Reduced income and increasing unemployment caused by Covid-19 are expected to deepen the housing plight for many Kiwis, adding to the demand for affordable and healthy homes.

In February this year there were nearly 16,000 people waiting for social housing, with almost 910 Christchurch households urgently needing a house even before the pandemic rocked the economy.

CMM’s voice is among those calling for more investment to transform the lives of people living in temporary or substandard housing, an area of work the organisation has been focused on for several years.

Executive Director Jill Hawkey notes that CMM has been responding to the housing crisis in various ways, from leading the Housing First initiative, providing transitional housing in Christchurch and Blenheim for families who find themselves homeless, and gradually building long-term housing.

“With the exception of Housing First where the majority of tenants are single people, CMM’s focus is on housing low income families and older people without assets,” says Jill.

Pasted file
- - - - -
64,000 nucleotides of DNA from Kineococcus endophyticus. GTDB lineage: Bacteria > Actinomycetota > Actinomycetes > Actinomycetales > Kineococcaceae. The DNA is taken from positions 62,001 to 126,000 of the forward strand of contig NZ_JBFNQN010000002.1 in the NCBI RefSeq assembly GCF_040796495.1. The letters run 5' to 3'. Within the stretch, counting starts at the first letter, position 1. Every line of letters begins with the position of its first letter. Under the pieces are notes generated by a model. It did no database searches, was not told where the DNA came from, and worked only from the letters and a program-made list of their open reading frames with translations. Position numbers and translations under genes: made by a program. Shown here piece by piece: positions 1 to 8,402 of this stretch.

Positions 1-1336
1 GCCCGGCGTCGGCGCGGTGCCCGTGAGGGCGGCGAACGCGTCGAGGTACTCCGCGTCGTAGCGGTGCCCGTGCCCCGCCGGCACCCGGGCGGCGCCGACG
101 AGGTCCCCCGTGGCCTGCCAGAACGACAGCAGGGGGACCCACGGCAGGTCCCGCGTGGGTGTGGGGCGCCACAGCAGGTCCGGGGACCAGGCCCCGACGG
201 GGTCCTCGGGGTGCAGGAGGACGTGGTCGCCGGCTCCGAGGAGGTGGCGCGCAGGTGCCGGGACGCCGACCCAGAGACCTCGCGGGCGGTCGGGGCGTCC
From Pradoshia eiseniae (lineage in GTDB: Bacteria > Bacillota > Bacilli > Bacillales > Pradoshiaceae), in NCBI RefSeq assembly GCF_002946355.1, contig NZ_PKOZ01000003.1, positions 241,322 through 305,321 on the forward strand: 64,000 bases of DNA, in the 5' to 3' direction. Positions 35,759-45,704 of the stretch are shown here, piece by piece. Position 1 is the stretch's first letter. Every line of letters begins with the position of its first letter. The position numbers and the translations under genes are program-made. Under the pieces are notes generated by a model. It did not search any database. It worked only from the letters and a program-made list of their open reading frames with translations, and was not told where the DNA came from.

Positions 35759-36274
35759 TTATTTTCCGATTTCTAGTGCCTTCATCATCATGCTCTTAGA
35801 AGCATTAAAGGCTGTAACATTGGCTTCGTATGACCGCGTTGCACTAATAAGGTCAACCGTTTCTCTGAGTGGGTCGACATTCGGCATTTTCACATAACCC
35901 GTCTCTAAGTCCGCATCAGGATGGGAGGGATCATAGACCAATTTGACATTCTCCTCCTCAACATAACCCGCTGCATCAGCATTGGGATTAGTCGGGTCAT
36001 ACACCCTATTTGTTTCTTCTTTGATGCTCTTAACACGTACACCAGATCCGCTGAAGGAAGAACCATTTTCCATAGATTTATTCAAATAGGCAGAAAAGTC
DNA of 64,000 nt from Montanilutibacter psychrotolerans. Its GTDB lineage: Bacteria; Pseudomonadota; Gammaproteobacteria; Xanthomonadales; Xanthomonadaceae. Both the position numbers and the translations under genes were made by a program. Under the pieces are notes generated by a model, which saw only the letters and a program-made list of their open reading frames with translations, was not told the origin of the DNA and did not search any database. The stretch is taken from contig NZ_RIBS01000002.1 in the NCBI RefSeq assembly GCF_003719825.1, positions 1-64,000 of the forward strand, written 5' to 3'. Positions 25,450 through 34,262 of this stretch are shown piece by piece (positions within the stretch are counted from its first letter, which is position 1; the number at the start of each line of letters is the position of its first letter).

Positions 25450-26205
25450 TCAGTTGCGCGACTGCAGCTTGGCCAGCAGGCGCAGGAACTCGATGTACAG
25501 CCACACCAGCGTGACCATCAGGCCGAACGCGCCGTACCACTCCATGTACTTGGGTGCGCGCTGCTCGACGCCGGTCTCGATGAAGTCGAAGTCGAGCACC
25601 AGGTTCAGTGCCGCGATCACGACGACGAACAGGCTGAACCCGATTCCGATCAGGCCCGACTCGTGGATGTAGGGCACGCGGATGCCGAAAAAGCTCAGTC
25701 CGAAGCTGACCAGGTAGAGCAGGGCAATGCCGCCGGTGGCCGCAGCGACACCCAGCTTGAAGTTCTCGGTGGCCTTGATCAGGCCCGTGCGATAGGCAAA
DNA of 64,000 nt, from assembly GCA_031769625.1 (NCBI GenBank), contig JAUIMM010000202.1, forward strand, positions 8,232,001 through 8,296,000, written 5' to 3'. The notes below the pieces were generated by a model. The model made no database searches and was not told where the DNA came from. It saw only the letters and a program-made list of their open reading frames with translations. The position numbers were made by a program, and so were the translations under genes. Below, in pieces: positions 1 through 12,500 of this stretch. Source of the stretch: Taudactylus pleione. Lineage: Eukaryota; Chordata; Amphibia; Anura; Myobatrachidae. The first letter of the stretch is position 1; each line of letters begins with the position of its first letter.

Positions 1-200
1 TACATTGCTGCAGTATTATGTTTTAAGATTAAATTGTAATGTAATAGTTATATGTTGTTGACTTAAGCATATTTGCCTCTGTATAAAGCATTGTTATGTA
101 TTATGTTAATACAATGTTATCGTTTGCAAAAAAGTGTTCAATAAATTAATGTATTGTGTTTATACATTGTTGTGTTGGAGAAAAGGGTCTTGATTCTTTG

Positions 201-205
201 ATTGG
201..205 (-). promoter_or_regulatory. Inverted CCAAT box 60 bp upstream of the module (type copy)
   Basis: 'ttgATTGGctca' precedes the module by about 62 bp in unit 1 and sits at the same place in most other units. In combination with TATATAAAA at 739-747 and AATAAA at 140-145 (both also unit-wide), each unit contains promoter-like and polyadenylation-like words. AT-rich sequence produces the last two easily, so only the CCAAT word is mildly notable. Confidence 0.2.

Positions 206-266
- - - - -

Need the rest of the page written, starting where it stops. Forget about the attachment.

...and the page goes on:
Consent was granted in March for a new housing development at the site of the former Churchill Courts home in Guild Street, Richmond, on land that is being leased for the next 34 years from Anglican Care.

The national lockdown initially interrupted construction, but the drop to Alert Level 3 in late April permitted ground preparations to begin. With work about to commence, a small group of seven people gathered at the Guild Street site for the blessing of the land led by Pihopa Richard Wallace, the Bishop of Te Waipounamu for the Anglican Church.

“The development will provide 15 families with the security of a warm and affordable permanent house to call home,” Jill says.

“Nothing makes as much difference to children than a warm, safe place to call home and where memories can be created. For families caught in the housing crisis, this development will bring the certainty and stability they need.”

CMM purchased 16 relocatable houses which were previously used by people having their earthquake repairs done: two 2-bedroom, twelve 3-bedroom and two 4-bedroom homes.

But CMM has a commitment to “building community, not just houses” and has included a community house in the development to provide a place for neighbours to gather and to promote community building. The Methodist Church of New Zealand’s Central South Island Synod have made a significant grant towards the Community House.

“All the families which will be housed in Guild Street during the summer are either currently homeless, in transitional housing or in housing that is totally unsuitable for their needs,” says Jill.